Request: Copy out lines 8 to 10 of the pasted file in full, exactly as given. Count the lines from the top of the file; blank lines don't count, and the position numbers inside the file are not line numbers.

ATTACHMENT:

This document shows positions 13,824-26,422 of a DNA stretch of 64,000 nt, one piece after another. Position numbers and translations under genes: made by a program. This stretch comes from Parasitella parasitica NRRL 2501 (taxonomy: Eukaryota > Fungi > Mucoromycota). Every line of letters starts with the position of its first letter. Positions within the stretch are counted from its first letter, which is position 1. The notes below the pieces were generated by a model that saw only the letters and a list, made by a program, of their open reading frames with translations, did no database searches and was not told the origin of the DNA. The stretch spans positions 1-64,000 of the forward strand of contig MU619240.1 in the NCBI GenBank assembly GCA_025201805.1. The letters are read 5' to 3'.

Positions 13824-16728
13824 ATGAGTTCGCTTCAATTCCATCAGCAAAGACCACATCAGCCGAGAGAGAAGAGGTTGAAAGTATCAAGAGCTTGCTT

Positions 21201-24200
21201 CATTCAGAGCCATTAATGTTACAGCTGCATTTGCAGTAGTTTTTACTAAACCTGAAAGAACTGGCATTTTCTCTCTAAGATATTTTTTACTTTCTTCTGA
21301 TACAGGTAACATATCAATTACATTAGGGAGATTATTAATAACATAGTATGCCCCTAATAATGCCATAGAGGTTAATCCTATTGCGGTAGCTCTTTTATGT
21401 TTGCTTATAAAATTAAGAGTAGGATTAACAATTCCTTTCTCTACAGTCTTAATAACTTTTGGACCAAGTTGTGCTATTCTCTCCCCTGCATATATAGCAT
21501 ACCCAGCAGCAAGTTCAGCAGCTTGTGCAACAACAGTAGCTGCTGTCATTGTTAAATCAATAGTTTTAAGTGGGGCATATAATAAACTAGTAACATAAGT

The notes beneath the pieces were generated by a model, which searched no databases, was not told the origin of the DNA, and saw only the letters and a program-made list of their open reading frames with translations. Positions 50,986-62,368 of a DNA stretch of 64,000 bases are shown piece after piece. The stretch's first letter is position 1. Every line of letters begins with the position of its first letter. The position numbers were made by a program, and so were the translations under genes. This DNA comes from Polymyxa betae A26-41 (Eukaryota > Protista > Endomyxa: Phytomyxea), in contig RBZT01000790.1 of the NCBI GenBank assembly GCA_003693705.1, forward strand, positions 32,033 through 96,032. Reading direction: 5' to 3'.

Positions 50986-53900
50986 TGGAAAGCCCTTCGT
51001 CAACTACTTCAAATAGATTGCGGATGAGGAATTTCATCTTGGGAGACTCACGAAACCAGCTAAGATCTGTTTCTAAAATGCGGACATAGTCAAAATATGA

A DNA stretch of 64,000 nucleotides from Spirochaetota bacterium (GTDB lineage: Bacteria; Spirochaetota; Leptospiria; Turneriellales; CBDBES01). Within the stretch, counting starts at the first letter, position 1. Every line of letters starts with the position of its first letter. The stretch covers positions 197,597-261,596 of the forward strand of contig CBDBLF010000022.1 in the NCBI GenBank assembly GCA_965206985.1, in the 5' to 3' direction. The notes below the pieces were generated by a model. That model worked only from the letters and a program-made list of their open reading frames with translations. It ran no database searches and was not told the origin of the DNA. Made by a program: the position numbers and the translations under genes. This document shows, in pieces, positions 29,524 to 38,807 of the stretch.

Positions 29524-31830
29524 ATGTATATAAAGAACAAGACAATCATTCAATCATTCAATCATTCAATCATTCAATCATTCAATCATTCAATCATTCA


21501 ACCCAGCAGCAAGTTCAGCAGCTTGTGCAACAACAGTAGCTGCTGTCATTGTTAAATCAATAGTTTTAAGTGGGGCATATAATAAACTAGTAACATAAGT

The notes beneath the pieces were generated by a model, which searched no databases, was not told the origin of the DNA, and saw only the letters and a program-made list of their open reading frames with translations. Positions 50,986-62,368 of a DNA stretch of 64,000 bases are shown piece after piece. The stretch's first letter is position 1. Every line of letters begins with the position of its first letter. The position numbers were made by a program, and so were the translations under genes. This DNA comes from Polymyxa betae A26-41 (Eukaryota > Protista > Endomyxa: Phytomyxea), in contig RBZT01000790.1 of the NCBI GenBank assembly GCA_003693705.1, forward strand, positions 32,033 through 96,032. Reading direction: 5' to 3'.

Positions 50986-53900